Last updated on: 8/11/2014 | Author:

Ludovic J. Blain, II Biography

Director of the Color of Democracy Fund and the Progressive Era Project
Pro to the question "Should People Who Have Completed Felony Sentences Be Allowed to Vote?"

“And all American citizens, regardless of whether they are on probation or parole, should have a right to vote and then be strongly encouraged to exercise it.”

“ACLU-New Jersey Study Reveals Faulty Administration of Voter Disfranchisement Laws; Thousands Denied Right to Vote,” Demos Press release, May 9, 2005

Involvement and Affiliations:
  • Director, Color of Democracy Fund and the Progressive Era Project, Sep. 2009-present
  • Program Manager, Closing the Racial Wealth Gap Initiative, Insight Center, Jan. 2009-Sep. 2009
  • Director,, The Center for Social Inclusion, June 2008-Dec. 2008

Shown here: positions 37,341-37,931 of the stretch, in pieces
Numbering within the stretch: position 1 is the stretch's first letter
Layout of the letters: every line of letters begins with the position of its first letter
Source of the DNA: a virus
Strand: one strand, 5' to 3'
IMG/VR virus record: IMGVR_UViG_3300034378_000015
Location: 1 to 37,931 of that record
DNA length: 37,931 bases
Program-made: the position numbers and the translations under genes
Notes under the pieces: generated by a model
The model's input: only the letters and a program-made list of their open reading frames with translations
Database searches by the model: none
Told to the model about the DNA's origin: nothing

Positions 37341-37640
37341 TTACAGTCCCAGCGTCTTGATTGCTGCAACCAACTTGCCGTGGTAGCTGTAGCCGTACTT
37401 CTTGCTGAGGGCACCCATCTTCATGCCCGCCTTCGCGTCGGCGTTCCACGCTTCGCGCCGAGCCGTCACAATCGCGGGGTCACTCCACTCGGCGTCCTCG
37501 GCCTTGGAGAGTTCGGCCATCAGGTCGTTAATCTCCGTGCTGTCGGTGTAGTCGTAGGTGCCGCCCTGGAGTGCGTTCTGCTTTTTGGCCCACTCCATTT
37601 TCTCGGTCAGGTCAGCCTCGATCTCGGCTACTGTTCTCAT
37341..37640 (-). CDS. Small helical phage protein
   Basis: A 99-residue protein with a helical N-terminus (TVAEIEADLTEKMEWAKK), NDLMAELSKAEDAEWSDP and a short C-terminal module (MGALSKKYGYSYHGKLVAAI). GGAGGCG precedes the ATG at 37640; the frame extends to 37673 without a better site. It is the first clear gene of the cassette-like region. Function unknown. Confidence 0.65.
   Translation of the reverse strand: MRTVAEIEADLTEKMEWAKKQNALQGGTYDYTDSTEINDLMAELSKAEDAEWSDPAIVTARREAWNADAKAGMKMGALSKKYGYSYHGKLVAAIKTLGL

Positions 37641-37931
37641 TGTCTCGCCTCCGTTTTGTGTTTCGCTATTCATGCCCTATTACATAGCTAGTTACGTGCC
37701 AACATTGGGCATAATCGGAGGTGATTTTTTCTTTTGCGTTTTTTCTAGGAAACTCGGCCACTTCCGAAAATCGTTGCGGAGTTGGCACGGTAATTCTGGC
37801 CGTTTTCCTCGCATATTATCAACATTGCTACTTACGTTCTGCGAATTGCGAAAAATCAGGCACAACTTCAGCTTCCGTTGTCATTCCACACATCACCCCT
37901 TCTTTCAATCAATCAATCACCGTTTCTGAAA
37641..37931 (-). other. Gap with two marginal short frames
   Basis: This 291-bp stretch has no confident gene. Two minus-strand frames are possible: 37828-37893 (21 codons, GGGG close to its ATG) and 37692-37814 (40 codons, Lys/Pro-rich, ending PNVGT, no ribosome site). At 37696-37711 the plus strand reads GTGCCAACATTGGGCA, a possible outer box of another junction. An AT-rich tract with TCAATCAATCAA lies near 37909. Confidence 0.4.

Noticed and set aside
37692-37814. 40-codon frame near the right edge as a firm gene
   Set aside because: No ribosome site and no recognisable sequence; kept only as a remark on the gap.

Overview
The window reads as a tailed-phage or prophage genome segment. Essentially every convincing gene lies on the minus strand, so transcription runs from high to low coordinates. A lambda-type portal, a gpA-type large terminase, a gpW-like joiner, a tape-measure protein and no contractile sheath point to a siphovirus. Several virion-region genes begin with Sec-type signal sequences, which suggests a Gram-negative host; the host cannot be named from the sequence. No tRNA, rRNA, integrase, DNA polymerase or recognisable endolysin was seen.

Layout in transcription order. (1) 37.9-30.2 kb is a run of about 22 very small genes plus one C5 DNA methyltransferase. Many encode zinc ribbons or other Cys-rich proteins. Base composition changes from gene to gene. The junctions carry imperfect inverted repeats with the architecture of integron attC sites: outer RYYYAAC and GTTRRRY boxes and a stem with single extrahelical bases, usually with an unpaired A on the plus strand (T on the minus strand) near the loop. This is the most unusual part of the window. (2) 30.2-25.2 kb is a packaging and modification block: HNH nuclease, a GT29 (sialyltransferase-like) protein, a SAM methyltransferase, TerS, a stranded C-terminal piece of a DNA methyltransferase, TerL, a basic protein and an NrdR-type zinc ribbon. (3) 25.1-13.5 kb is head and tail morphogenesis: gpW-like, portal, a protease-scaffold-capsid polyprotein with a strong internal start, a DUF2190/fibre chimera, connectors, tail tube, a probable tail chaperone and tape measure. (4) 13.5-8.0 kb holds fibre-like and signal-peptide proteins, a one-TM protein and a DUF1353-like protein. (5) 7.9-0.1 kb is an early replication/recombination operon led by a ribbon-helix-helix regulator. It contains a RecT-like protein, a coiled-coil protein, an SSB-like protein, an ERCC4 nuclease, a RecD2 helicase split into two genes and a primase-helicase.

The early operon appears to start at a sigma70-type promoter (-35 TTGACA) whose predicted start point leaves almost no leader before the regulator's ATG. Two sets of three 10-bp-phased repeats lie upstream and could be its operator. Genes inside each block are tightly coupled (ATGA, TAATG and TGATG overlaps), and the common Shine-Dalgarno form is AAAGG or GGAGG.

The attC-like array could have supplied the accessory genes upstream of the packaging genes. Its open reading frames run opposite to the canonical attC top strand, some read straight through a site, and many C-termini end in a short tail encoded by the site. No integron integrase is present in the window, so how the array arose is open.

• National Campaign Coordinator, Equal Voice for America’s Families, Marguerite Casey Foundation, July 2007-May 2008
  • Organization Services Director, New Progressive Coalition, June 2006-May 2007
  • Associate Director of the Democracy Program, Demos, 2001-2006
  • Former National Development Director and Founding Director (of the East Coast office) of We INTERRUPT This Message, an anti-racist media training and strategy center, 1999-2001
  • Activist and Board Member, New York Public Interest Research Group (NYPIRG), 1990-1999
  • Legislative Intern, NYPIRG, 1989-1990
  • Co-founder, Progressive Communicators Network
  • Co-founder, Northeast Environmental Justice Network
  • Co-founder, East New York United Front
  • Co-founder, NYC Environmental Justice Alliance
  • Board Member, Fannie Lou Hamer Project
  • Board Member, NYPIRG Fund
  • Board Member, Independent Media Institute
  • Board Member, Right to Vote Campaign
  • BA, City College of New York (CCNY), 1995
  • Organized first Southeast Felon Voting Conference, 2002
  • US representative to the Youth Preparatory Conference in Costa Rica, 1992
Quoted in:
  1. Should People with Felony Convictions Who Are out of Prison but on Parole or Probation Regain Their Right to Vote?